6 May 2011 (Friday) - Connection Problems
When my Internet provider took over supplying the phone line, part of the deal was a faster internet connection. The speed-up happened overnight, and I can only describe the change as what I have come to call typical of all that is wrong with I.T. in this day and age. My router tells me that the connection is running three times faster than it was yesterday.
However that is just a meaningless number. From a practical standpoint web pages are taking noticeably longer to load, and emails are taking noticeably longer to download.
When I eventually got emails out of the thing this morning, one of them was from the power company asking me to provide my leccie and gas meter readings. It was easy enough to read the meters, but actually calling up the websites just wasn’t working. After half an hour I gave up and phoned the power people to tell them my readings.
And then I phoned the Internet provider to whinge at them. I wish I hadn’t. The chap at the other end of the phone had a script but he didn’t speak English very well. After telling me to do all the obvious fixes I’d already tried, he eventually suggested I reset the router, but I didn’t have the passwords for that. I left that to ‘er indoors TM to sort out. She did that this evening – it had no discernable effect. The Internet connection is still so slow as to be practically unusable.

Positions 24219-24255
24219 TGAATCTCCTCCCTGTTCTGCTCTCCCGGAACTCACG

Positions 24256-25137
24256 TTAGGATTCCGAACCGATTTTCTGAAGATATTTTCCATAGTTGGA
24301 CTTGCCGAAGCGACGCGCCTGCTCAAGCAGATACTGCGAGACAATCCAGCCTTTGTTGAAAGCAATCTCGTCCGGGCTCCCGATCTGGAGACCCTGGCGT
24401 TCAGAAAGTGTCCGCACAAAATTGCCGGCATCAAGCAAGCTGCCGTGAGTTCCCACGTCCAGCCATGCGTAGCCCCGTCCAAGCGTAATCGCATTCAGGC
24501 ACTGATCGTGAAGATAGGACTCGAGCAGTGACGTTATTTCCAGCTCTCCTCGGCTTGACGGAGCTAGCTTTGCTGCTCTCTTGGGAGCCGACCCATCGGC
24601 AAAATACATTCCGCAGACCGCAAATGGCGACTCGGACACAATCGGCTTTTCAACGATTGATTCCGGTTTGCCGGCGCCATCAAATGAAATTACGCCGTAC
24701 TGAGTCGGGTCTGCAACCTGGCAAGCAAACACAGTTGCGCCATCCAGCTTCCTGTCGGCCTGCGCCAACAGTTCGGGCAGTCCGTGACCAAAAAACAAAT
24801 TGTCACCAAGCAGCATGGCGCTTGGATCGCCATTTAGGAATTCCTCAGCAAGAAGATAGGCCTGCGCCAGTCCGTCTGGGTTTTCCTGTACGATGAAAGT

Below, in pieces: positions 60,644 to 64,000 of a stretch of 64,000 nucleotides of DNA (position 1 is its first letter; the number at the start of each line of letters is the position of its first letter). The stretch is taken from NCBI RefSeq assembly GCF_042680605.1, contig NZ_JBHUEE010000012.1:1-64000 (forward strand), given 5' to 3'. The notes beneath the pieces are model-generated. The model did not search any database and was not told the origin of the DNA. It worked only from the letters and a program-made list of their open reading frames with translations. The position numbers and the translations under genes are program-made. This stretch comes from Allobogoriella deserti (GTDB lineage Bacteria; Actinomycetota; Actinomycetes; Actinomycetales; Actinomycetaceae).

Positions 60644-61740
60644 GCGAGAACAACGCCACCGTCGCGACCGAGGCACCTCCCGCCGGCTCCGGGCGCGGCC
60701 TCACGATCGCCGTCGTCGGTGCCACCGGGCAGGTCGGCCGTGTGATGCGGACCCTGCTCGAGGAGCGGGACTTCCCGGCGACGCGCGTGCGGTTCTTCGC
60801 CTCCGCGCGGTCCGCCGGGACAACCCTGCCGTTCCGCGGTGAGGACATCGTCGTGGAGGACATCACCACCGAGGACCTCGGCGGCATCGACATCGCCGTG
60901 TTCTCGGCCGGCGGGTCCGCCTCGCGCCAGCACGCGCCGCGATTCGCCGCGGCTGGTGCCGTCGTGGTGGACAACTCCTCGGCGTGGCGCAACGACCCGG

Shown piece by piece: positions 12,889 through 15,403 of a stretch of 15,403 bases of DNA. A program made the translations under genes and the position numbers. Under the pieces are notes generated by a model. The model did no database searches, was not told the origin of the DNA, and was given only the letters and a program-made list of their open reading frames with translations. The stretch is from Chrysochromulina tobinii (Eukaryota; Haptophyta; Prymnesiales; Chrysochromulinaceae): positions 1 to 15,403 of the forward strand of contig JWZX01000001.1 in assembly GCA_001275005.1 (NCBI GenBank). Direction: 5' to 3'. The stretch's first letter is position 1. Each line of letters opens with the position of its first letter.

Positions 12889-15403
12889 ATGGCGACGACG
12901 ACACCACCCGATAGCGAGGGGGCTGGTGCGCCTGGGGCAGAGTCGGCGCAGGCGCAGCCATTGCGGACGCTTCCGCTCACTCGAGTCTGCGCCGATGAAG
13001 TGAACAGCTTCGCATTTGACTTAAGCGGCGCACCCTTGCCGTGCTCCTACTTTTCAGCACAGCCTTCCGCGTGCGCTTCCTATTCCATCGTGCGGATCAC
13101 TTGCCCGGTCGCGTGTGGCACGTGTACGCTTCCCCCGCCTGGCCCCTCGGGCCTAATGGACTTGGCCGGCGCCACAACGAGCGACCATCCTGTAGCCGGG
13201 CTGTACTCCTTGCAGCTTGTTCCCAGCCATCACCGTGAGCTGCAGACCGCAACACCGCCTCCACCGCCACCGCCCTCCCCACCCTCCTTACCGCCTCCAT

I shall swear at the Internet company some more tomorrow.
And the election results are in. The pundits are having a field day about how come the Dribbling Democraps have had their worst electoral result in the party’s history. Surely it’s obvious – when one votes for a political party which then gains power, one expects it to at least have a go at living up to what it promised. And when it abandons everything it promised only a year ago, the electorate remembers that.
And the AV referendum has come down rather comprehensively against the AV system. Perhaps this was a mistake: perhaps his may well be the death knell for electoral reform. But after all was said and done we were being asked to approve a system that was patently rubbish. The fact that we weren’t given the option of a workable system speaks volumes about the likelihood of any practical form of electoral reform…